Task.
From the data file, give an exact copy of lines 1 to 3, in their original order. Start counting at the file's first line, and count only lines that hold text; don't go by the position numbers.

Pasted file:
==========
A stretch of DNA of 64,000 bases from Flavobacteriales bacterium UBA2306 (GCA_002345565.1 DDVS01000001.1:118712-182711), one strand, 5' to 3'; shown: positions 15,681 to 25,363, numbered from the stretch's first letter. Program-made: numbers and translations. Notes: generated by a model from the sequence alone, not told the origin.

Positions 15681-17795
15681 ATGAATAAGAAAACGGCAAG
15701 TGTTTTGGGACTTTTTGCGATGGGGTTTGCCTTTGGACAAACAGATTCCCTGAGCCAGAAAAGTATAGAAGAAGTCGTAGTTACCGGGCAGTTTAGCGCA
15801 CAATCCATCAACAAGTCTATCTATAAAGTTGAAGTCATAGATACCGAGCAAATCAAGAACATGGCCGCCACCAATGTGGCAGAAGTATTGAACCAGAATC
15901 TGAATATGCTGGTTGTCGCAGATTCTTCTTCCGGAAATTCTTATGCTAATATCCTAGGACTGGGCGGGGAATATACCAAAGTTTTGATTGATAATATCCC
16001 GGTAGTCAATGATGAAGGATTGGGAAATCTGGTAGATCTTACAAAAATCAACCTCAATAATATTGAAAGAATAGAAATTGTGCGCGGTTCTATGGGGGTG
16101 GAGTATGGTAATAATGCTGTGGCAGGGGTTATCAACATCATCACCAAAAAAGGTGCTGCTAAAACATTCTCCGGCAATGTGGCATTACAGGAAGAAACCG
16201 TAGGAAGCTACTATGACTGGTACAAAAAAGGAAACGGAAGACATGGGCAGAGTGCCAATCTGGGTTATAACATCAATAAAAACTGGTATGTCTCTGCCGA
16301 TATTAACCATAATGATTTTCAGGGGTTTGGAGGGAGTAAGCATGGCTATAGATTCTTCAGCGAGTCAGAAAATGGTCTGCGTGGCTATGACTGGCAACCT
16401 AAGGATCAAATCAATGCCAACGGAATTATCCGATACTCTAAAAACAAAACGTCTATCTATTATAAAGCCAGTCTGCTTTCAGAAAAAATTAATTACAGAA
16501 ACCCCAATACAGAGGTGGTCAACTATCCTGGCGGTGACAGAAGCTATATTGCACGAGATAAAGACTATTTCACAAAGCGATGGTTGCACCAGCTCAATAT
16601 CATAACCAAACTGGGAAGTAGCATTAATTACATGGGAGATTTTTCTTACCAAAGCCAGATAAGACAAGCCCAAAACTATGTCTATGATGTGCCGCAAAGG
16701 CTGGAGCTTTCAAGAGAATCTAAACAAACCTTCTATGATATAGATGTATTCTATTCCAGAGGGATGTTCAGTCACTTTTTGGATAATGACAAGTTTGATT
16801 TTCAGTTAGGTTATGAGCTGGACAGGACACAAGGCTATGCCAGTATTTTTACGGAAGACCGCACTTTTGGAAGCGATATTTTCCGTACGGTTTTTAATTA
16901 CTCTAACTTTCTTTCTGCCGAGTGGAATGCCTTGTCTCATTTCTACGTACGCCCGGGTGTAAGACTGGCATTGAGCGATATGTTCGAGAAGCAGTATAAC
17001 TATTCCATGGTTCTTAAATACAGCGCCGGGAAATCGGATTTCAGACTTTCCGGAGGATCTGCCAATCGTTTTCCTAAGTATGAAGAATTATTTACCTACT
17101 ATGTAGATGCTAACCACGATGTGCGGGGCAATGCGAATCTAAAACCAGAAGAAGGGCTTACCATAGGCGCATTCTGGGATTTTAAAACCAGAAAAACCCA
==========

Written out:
A stretch of DNA of 64,000 bases from Flavobacteriales bacterium UBA2306 (GCA_002345565.1 DDVS01000001.1:118712-182711), one strand, 5' to 3'; shown: positions 15,681 to 25,363, numbered from the stretch's first letter. Program-made: numbers and translations. Notes: generated by a model from the sequence alone, not told the origin.

Positions 15681-17795
15681 ATGAATAAGAAAACGGCAAG